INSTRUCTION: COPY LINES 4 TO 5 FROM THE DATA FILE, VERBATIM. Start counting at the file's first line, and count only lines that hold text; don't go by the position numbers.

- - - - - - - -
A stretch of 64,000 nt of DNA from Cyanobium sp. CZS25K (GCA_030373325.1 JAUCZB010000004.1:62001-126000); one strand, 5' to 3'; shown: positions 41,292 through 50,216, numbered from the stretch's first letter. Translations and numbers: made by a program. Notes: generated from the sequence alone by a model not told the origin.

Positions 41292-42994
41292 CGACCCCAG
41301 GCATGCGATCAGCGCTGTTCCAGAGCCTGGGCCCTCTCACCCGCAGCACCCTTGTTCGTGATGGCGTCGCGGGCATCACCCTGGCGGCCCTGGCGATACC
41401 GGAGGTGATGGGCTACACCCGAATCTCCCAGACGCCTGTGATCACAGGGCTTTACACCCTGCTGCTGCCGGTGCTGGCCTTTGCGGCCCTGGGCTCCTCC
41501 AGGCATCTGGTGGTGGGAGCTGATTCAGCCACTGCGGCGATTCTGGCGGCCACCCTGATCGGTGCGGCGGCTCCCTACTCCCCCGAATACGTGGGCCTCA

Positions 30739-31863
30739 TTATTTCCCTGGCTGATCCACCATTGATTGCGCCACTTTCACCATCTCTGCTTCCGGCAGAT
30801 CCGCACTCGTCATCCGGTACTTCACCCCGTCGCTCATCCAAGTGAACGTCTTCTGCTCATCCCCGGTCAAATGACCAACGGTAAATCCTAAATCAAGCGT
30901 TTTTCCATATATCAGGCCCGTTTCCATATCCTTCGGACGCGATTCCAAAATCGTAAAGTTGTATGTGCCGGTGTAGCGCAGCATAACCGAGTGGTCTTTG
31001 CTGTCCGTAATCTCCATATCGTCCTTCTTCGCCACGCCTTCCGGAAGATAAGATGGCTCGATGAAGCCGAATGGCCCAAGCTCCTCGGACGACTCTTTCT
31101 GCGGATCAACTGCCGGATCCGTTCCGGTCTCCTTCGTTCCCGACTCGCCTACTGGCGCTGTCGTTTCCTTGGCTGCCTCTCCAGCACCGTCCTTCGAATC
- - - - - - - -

41301 GCATGCGATCAGCGCTGTTCCAGAGCCTGGGCCCTCTCACCCGCAGCACCCTTGTTCGTGATGGCGTCGCGGGCATCACCCTGGCGGCCCTGGCGATACC
41401 GGAGGTGATGGGCTACACCCGAATCTCCCAGACGCCTGTGATCACAGGGCTTTACACCCTGCTGCTGCCGGTGCTGGCCTTTGCGGCCCTGGGCTCCTCC